Und sie wandelten oft Zufrieden unter euch, ihr Biirger schoner Stadte, I Beim Kampfspiel, wo sonst unsichtbar der Heros Ge- heim bei Dichtern sass, die Ringer schaut' und lachelnd Pries, der gepriesene, die miissigernsten Kinder. Ein unaufhorlich Lie- ben wars und ists. Die nihn nun. Aber wenn ihr, Und dies ist zu sagen, Ihr Alten all, nicht sagtet, woher Wir nennen dich: heiliggenotiget, nennen, Naturl dich wir, und neu, wie dem Bad entsteigt Dir alles Gottlichgeborne. Zwar gehn wir fast, wie die Waisen; Wohl ists, wie sonst, nur jene Pf lege nicht wieder; Doch Jiinglinge, der Kindheit gedenk, Im Hause sind auch diese nicht fremde.

Sie leben dreifach, eben wie auch Die ersten Sohne des Himmels. Und nicht umsonst ward uns In die Seele die Treue gegeben. Nicht uns, auch Eures bewahrt sie, [ Und bei den Heiligtiimern, den Waffen des Worts, I Die scheidend ihr den Ungeschickteren uns, Ihr Schicksals- sohne, zuriickgelassen, Ihr guten Geister, da seid ihr auch, Oftmals, wenn einen dann die heilige Wolk umschwebt, Da staunen wir und wissens nioht zu deuten. Ihr aber wiirzt mit Nektar uns den Othem Und dann frohlocken wir oft oder es bef aUt uns Ein Sinnen, wenn ihr aber einen zu sehr liebt, Er ruht nicht, bis er euer einer geworden.

Darum, ihr Giitigenl umgebet mich leicht, Damit ich bleiben moge, denn noch ist manches zu singen, Jetzt aber endiget, selig- weinend, Wie eine Sage der Liebe, Mir der Gesang, und so auch ist er Mir, mit Erroten, Erblassen, Von Anfang her ge- gangen. Doch Alles geht so. There it is that on feast days go The swarthy women Upon silken ground, At the time of March When night is equal with day.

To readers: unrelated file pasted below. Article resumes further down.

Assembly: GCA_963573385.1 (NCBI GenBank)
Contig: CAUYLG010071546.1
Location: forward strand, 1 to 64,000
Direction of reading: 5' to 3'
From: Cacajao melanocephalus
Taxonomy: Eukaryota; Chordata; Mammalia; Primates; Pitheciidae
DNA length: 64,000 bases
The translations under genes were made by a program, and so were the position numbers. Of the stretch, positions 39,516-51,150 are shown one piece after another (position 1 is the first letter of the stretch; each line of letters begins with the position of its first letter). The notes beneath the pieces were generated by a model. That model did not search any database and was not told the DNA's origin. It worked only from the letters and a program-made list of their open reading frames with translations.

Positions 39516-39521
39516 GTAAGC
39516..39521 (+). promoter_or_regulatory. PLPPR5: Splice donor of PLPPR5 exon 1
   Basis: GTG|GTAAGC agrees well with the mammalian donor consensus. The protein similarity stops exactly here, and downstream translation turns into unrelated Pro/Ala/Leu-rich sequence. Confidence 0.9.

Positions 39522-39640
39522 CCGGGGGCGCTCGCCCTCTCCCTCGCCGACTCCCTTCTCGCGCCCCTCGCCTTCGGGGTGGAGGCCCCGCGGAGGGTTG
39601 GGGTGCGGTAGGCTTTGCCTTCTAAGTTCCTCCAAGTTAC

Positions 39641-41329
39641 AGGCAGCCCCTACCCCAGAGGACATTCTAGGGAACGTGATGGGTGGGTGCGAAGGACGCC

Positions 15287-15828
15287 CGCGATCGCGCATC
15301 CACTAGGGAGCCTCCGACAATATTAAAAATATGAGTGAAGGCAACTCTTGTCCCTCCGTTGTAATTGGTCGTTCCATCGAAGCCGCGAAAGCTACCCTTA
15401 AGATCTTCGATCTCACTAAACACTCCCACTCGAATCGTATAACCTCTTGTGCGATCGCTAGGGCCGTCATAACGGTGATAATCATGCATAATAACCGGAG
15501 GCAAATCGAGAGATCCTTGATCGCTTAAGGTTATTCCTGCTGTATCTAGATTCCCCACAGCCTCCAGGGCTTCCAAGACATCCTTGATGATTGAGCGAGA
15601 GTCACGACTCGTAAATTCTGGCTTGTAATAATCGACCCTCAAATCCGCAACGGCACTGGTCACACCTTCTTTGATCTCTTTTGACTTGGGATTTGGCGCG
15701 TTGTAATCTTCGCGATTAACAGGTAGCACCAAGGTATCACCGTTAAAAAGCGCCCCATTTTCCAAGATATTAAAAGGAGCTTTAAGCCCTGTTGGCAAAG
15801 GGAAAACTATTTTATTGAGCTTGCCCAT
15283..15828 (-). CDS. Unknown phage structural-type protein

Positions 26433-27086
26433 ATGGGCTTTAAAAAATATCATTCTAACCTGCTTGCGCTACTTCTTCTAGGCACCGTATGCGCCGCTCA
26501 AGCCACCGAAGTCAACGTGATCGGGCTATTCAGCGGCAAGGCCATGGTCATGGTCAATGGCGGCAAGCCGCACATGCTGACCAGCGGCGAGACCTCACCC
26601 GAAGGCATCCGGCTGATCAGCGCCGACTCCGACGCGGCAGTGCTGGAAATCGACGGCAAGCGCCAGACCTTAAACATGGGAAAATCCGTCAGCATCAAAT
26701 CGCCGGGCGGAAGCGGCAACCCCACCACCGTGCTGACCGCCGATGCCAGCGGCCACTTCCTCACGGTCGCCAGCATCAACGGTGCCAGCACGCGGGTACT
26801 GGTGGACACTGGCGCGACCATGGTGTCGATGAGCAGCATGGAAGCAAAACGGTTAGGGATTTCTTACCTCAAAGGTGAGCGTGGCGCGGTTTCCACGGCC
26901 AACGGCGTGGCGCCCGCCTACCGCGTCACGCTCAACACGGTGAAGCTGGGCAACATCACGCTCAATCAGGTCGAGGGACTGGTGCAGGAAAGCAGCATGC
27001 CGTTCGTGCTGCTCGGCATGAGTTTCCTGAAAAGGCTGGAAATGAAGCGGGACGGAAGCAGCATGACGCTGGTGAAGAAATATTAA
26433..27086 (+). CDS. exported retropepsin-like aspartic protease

And over slow passes. Heavy with golden dreams, Drift wild airs bringing sleep. But let one hand me, Full of the dark hght. The fragrant cup. That I might rest; for sweet Sleep would be, under shadows. It is not good Soulless to be, with mortal Thoughts. Yet good Is converse, and to say The heart's meaning, to hear much Of days of love, And events, the doing of deeds.

Stories about #geschichte

But where are the friends? Bellarmin With the companion? Many a one Bears shyness, timid to go to the source; The beginning of riches is truly In the sea. They, the seafarers, Like painters, assemble The beautiful of the earth, and do not disdain Winged war, and suffer To live alone, yearlong, under The leafless mast, where the night is not lit up With the glow-lamps of the town's feast days.

Nor the playing of strings nor innate dancing. The river goes out. The sea, though, Takes and gives recollection, And love, too, fixes the eyes intently. What endures, however, poets create. Nicht ist es gut Seellos von sterb- lichen Gedanken zu seyn. Wo aber sind die Freunde? Bellarmin Mit dem Gefahrten? Was bleibet aber, stiften die Dichter.